If I am correct, then you are about to read philosophical history. It's a little dense, but it's short, so focus...
This is actually an old philosophy. I cannot remember which old Greek proposed it, but I remember hearing the idea in a philosophy class years ago. It was a dualistic argument against free will asserting that the human mind and body do not actually interract; that they co-exist simultaneously and the mind is tricked into thinking it interracts because it comes to anticipate what the body will do and does not know anything else to anticipate instead. At the time I dismissed the idea as ridiculous because I could not conceive of the logical steps that arrive at that argument, but here I think I have created a proof for the very idea. Admittedly though, it is not an appetizing conclusion for humans, so I would be much obliged if someone could please prove me wrong. Here it is:
1. If reality were only causal (meaning every effect had a cause; every action an equal reaction), then time would be infinite, since any beginning to such a chain would have to be an a-causal event. Time would go only from future to past; cause to effect. Universal laws would exist, determined by fate. They could be observed and predicted, but not interrupted. Choice would not exist.
2. If reality is only a-causal (meaning one effect is not connected to another), then time does not exist (not as the contiguous thing we imagine) and no universal laws, or fate, could exist either. If choice could somehow come to exist, one could never be certain to achieve the result one desires because an a-causal effect would follow any action; an effect not related to the one you had hoped to cause. Or, since events would be unrelated, maybe nothing at all would result from an action.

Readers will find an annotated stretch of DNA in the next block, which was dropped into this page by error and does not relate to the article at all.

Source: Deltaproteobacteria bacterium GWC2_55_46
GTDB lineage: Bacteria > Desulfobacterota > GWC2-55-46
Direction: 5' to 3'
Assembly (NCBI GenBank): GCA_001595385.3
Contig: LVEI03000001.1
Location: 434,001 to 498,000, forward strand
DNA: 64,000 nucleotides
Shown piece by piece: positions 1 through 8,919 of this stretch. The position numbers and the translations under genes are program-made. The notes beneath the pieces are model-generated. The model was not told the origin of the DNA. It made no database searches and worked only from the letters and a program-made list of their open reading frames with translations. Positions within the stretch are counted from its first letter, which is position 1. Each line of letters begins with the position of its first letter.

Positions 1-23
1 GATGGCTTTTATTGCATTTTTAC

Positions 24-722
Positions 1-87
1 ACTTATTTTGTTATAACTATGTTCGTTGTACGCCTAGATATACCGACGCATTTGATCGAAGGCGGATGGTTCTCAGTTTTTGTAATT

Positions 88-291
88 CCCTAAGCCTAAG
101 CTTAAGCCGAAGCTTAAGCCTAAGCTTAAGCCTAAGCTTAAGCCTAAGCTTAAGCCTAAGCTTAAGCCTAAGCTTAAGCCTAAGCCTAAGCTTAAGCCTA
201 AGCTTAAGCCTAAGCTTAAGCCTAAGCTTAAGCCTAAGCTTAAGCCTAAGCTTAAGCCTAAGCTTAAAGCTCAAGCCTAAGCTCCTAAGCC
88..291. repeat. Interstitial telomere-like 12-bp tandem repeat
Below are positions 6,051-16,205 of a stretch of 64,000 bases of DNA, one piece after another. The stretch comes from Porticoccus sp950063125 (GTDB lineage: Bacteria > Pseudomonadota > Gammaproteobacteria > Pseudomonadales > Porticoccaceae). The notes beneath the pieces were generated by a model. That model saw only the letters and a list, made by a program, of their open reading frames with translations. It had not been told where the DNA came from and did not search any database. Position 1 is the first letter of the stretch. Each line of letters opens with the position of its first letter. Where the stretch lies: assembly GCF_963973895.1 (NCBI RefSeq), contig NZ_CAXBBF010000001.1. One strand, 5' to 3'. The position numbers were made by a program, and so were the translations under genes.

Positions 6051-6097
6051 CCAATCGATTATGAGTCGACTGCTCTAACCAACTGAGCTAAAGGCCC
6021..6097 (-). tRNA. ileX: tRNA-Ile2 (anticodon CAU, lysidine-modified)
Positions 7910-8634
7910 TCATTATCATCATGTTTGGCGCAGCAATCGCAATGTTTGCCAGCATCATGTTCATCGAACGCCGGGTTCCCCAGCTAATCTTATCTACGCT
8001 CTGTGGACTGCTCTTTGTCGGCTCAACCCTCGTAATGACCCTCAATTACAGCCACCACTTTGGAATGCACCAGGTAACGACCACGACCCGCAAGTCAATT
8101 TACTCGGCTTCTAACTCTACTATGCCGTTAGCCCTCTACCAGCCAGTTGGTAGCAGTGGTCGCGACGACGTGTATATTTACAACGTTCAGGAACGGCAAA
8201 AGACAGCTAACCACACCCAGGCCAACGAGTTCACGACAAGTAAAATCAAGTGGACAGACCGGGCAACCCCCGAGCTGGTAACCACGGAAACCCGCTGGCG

3. BUT, if reality is causal AND allows for a-causal interruptions, then the universe could have come into being where once it was not, time would exist but not fate, and anything resembling a "law" could be skewed by a-causal interruptions (making their determination relativistic, not universal). I suspect that this is how our reality works, but let us look at what this third possibility means for "choice."
A free choice has to be considered a change to what would otherwise be called "fate;" it would have to be an a-causal interruption in a causal chain of events, then going on to produce effects of its own, which are henceforth related to it causally (until or unless the chain is later interrupted, itself, by an a-causal event). And since a choice has to be an a-causal event, it necessarily CANNOT be caused. It can be observed and its effects suffered or enjoyed, but it cannot be MADE to happen or it cannot be called a-causal. A human is an observer, certainly, but cannot be said to be a chooser, only a sufferer or enjoyer. A-causal things could occur around humans, but should not be called their "choices," any more than the causal things occuring around them should be called their "choices."
Furthermore, even if there were something about humans which could harnessed the paradoxical ability to CAUSE an a-causal event, the results of their using this ability would produce effects entirely unrelated to what they intended to cause. Hence, choice cannot exist: either there is fate, if the universe is deterministic, or there are a-causal events that cannot be consistently predicted or controlled. This means humans are not responsible for anything they do. We are an awareness trapped in a system we cannot effect.